Review of The Boy Who Met Jesus, by Immaculée Ilibagiza

The Boy Who Met Jesus

Segatashya of Kibeho

by Immaculée Ilibagiza
with Steve Erwin

Hay House, Carlsbad, California, 2011. 219 pages.
Starred Review
2012 Sonderbooks Stand-out: #6 Nonfiction: Personal Stories

Immaculée Ilibagiza’s books fascinate me. Her deep love for Jesus was refined and purified in the fire of the Rwandan genocide. She tells that story in Left to Tell and her message of forgiveness in Led by Faith.

Then, in Our Lady of Kibeho she got even a Protestant like me excited about visions of the Virgin Mary that had come to three schoolgirls in Africa.

The Boy Who Met Jesus tells of another visionary from that time in Kibeho. Segatashya was a pagan shepherd boy who heard the voice of Jesus and then experienced repeated visions of Jesus talking with him, and his life was profoundly changed.

Segatashya’s visions have not yet been officially declared genuine by the Catholic church, but Immaculée interviewed people who talked with Segatashya and examined him, and none of those people have any doubt that he was genuine and his message was directly from Jesus.

The words he says Jesus told him may not appeal to those who believe you must exactly follow a certain doctrinal pattern, but I find the words full of love and beauty.

I will find the hearts of everyone who believes in me and follows my commandments — no matter which Bible they read or which religion they belong to.

When I come looking for my children, I will not only look in the Catholic Church for good Christians who do good deeds and acts of love and devotion. I will look across the entire world for those who honor my commandments and love me with an open and sincere heart . . . it is their love, not their religion, that makes them true children of God. Tell this one truth to all those to whom you speak in my name: Believe in me, and in whatever you do in life, do it with faith and love.

Those who do know of God, who have been taught of God’s ways, will be held to a higher standard . . . for to those who have been given, much will be expected. No one is forced to believe in God, but still, God lives in every person’s heart . . . just follow your heart to God’s love. Those who live in love will hear God’s voice, because God’s voice is a voice of love.

Though his message was not all sweetness and light. He foresaw the genocide of Rwanda, not knowing what it meant, but begging people to repent. He talked about the End of Days, but offered encouragement to those who follow Jesus.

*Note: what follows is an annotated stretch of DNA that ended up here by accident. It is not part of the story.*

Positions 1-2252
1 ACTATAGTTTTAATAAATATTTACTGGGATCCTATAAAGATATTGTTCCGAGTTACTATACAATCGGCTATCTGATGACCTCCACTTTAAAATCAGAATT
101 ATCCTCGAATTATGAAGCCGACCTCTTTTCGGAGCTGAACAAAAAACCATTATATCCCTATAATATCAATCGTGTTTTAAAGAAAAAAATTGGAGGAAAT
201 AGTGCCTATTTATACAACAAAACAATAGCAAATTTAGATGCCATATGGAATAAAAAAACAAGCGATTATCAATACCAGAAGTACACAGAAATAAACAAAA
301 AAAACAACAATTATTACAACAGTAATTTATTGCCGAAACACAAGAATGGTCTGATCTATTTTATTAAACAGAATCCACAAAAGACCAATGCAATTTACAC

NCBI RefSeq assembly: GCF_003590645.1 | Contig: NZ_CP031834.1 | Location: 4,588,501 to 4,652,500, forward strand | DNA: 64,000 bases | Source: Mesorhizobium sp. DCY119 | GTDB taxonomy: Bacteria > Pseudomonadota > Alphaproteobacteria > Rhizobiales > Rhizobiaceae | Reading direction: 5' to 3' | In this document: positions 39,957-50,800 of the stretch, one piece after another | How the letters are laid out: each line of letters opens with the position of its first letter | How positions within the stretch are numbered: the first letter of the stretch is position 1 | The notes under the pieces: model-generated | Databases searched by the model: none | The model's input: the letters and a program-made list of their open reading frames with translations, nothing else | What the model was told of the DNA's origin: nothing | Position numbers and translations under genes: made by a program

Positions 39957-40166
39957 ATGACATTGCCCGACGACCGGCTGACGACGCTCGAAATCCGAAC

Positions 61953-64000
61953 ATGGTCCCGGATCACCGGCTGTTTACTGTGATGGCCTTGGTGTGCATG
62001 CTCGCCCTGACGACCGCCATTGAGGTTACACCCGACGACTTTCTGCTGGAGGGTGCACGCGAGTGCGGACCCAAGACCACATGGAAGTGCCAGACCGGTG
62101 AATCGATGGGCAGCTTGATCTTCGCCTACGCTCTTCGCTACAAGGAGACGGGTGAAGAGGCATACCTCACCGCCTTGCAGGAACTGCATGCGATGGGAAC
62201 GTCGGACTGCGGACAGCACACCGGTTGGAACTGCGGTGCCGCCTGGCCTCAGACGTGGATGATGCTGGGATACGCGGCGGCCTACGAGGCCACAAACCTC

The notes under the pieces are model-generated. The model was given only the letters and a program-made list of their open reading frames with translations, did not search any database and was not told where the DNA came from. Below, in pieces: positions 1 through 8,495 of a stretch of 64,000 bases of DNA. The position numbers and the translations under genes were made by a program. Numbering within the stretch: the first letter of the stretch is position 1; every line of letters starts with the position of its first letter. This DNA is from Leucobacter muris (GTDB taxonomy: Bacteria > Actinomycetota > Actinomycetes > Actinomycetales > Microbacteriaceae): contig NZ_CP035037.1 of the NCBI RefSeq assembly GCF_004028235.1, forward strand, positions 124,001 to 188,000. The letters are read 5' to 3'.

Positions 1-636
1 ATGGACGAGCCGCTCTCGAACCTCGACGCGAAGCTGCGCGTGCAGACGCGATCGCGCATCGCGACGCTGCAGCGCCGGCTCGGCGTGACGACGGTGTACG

After Segatashya’s apparitions, he was told by Jesus to go to other African countries and spread the message. Those stories are fascinating, too.

Immaculée tells about her visits with people who knew Segatashya and a member of the Commission of Enquiry who examined him. But I think my favorite part is where she met Segatashya herself as a college student before his death in the genocide. She asked him what Jesus was like.

“What you need to know is this: Jesus knows us all to the very depths of our souls, all our dreams and worries, all hopes and fears, all our goodness and all our weakness,” he explained. “He can see our sins and faults and wants nothing more than for us to heal our hearts and cleanse our souls so that we can love him as immeasurably as he loves us. When he sends us suffering, he does it only to strengthen our spirits so we’ll be strong enough to fight off Satan, who wants to destroy us, so that one day we can bask in the glory of his presence forever.”

Whatever your beliefs about God, it’s hard for me to imagine someone reading this book and not being touched.

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Source: This review is based on a library book from the Fairfax County Public Library.

Disclaimer: I am a professional librarian, but I write the posts for my website and blogs entirely on my own time. The views expressed are solely my own, and in no way represent the official views of my employer or of any committee or group of which I am part.

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